As we have pointed out at some length, the costs of power and heat to users depends upon the thermodynamic efficiency with which primary fuels are 'converted' and delivered. The thermodynamic efficiency with which electric power is generated, on average, increased nearly ten-fold from 3 percent in 1900 to 30 percent in 1960, but it has remained almost constant at 33 percent since 1970 (Ayres et al. 2005). The reason for this slowdown is partly technical. A more efficient (up to 60 percent) technology does exist, notably the so-called 'combined cycle', consisting of a gas turbine whose hot exhaust drives a steam turbine. But this technology is only applicable where natural gas is plentifully available at low cost. Combined cycle with coal gasification is a future possibility but it is not yet enough of an improvement over existing older plants to justify their replacement.

Similarly, the efficiency of internal combustion (gasoline and diesel) engines increased by several times in the earlier period, but hardly at all since the 1960s, especially since refiners were forced to eliminate tetraethyl lead and auto manufacturers cut compression ratios to accommodate lower octane fuels. In automotive applications, the average efficiency of gasoline engine-powered vehicles, in typical stop-start applications, is not much over 12 percent, on average (American Physical Society et al. 1975; Ayres et al. 2003). The thermodynamic efficiency with which low temperature heat is produced (mostly by oil or gas-fired heaters) and used to heat air or water to comfortable temperatures in houses or office buildings is very low, in the range of 4 to 6 percent (ibid.).

Currently electric-power generation is much the most efficient of these three forms of useful work, so future increases are likely to be slow and expensive in coming. On the other hand, the least efficient form of 'work' is low temperature heat, such as space heat or hot water. But these forms of work are unlikely to get much cheaper in the near future, if only because raw forms of energy inputs, such as petroleum and gas, are unlikely to get much cheaper, and may well rise significantly in price when the present supply glut disappears. In the case of low temperature heating, the most promising source of improvement is more and better insulation and better windows (double or triple glazing). Mobile power systems and electric-generating systems have not improved significantly since the 1960s, and although efficiency gains are possible, they will require significantly higher capital investment. As regards mobile power, much better fuel economy is possible, especially with turbo-diesel direct injection, and later with electric-hybrid propulsion units.5

However, there is one other interesting possibility that has not yet been exploited to a significant extent in the US (unlike some other countries). This possibility, known as decentralized combined heat and power (DCHP), is to utilize the waste heat from a large number of small, decentralized electric power-generating units in factories and commercial buildings, thus reducing the need for fuel for space heating or water heating at the same time (Casten and Downes 2004; Casten and Ayres 2007; Ayres et al. 2007). This approach could simultaneously reduce overall fuel combustion and the accompanying unwanted emissions into the atmosphere.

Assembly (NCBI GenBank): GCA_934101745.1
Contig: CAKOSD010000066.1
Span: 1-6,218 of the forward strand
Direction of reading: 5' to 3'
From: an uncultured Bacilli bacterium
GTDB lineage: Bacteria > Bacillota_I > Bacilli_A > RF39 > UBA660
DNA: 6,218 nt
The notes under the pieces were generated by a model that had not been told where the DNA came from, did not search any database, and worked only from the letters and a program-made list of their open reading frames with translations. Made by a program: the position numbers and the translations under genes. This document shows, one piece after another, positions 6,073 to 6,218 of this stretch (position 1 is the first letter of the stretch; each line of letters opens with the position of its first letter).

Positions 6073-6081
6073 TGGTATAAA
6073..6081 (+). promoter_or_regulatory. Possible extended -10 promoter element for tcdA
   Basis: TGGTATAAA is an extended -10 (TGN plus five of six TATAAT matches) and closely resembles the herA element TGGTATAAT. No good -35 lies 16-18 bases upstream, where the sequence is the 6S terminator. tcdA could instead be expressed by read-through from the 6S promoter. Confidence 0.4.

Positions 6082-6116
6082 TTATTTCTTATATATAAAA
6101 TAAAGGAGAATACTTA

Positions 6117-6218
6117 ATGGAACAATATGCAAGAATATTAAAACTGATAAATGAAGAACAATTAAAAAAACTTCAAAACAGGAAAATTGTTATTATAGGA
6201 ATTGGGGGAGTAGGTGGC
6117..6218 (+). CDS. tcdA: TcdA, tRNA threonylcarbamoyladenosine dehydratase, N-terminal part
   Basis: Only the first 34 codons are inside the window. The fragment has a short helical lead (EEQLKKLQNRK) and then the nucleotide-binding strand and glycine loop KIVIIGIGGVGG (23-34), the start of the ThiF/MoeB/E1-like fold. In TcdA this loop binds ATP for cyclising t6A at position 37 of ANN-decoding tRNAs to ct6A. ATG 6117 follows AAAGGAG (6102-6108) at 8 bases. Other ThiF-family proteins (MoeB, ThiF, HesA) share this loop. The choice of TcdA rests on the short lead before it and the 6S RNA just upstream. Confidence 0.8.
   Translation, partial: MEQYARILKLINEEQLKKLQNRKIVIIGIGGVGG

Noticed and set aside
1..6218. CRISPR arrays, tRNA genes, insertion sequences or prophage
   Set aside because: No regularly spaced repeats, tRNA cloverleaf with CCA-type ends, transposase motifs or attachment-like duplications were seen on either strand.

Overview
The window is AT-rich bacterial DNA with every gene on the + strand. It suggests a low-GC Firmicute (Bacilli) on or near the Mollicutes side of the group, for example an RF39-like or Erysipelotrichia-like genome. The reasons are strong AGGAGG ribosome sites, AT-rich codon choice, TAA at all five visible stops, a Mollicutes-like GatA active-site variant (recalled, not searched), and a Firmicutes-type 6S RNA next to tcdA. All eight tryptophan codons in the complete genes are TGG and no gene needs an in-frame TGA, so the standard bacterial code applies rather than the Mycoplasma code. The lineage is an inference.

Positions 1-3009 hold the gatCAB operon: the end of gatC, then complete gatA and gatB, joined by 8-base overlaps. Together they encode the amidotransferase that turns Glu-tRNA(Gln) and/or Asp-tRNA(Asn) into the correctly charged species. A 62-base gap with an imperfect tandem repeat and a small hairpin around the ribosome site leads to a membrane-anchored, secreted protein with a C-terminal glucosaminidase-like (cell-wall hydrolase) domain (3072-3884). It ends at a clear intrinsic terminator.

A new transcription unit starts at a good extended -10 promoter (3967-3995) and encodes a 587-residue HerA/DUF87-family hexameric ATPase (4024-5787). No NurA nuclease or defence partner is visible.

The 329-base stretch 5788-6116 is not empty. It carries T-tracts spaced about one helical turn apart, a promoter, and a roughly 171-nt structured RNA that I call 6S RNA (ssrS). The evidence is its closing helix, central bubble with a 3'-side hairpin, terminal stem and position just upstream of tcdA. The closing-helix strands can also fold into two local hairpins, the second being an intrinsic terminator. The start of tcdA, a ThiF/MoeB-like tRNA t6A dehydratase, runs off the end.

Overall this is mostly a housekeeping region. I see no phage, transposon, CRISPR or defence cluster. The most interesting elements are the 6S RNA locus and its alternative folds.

The only technology that is still getting cheaper rapidly - thus driving economic growth in some sectors - is information and communications (ICT). But, while information processing is getting cheaper fast, information products are not (yet) capable of replacing, or significantly improving, the efficiency of older long-established materials-intensive technologies, notably agriculture, transportation and housing. Science fiction writers, notably William Gibson, have imagined a virtual world in which people live in tiny cubicles and work and travel mostly in a non-physical 'cyberspace'. Until that day comes, if ever it does, ICT will continue to have a marginal role.

Our point is that except for 'energy recycling' - or decentralized combined heat and power (DCHP) - there are no technologies on the immediate horizon that promise to cut the costs of electric power or mechanical power significantly below current levels. This means that, unless ways can be found to sharply increase the use of decentralized CHP, industrial society effectively faces an end to the positive feedback 'engine of growth' that has operated for two centuries. It remains to be seen whether the growth torch (as it were) can be passed to decentralized combined heat and power - or 'energy recycling' as it has been called - soon enough to keep the growth engine ticking over.